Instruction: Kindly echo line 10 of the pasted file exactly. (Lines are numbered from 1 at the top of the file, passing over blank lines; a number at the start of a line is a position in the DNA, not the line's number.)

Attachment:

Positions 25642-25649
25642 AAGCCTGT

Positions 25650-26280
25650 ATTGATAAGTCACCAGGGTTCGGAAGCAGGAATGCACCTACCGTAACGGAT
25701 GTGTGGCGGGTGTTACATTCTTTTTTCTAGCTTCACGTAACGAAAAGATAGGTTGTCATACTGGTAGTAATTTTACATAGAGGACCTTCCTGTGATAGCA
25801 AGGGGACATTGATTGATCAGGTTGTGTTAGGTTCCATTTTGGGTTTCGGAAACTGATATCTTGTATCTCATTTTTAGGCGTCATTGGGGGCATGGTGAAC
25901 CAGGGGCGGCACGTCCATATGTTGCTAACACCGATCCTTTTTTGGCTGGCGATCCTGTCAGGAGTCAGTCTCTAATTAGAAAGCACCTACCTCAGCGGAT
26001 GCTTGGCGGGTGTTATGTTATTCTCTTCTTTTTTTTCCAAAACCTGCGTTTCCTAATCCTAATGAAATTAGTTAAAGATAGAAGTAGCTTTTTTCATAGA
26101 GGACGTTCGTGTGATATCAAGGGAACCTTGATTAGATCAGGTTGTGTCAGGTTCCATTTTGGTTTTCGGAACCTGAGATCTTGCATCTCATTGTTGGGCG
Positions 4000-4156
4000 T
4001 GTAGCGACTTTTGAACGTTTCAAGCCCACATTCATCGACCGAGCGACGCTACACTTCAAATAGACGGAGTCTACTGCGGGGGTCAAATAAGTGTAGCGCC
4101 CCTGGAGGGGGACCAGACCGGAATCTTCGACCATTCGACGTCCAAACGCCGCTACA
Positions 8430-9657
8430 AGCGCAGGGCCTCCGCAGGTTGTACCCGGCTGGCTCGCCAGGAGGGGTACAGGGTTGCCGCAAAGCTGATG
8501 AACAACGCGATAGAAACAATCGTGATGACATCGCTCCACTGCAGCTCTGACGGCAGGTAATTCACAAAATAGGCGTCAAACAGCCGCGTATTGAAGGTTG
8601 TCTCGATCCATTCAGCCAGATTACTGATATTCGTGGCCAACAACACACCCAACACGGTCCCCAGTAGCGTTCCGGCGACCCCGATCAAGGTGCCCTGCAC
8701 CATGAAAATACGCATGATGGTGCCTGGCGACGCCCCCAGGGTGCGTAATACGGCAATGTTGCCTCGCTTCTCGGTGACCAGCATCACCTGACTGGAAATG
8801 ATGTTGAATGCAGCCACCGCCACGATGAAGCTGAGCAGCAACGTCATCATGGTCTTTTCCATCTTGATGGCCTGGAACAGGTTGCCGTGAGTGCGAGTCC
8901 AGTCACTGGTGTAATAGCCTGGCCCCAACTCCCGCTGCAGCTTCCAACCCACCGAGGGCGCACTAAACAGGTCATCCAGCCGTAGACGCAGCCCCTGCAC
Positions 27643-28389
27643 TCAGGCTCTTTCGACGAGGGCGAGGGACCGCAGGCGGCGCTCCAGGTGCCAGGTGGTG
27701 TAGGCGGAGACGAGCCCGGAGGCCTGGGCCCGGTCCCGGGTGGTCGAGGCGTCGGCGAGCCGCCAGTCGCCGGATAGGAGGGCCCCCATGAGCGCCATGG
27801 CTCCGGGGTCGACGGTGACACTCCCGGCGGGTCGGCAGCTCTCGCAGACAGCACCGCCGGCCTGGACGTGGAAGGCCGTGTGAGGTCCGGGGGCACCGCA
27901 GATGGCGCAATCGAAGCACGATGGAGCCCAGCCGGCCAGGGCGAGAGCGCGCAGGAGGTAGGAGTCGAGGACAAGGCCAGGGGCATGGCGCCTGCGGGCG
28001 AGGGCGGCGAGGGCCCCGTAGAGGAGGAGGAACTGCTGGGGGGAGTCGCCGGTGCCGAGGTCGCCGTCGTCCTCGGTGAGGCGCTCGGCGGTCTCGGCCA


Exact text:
Positions 4000-4156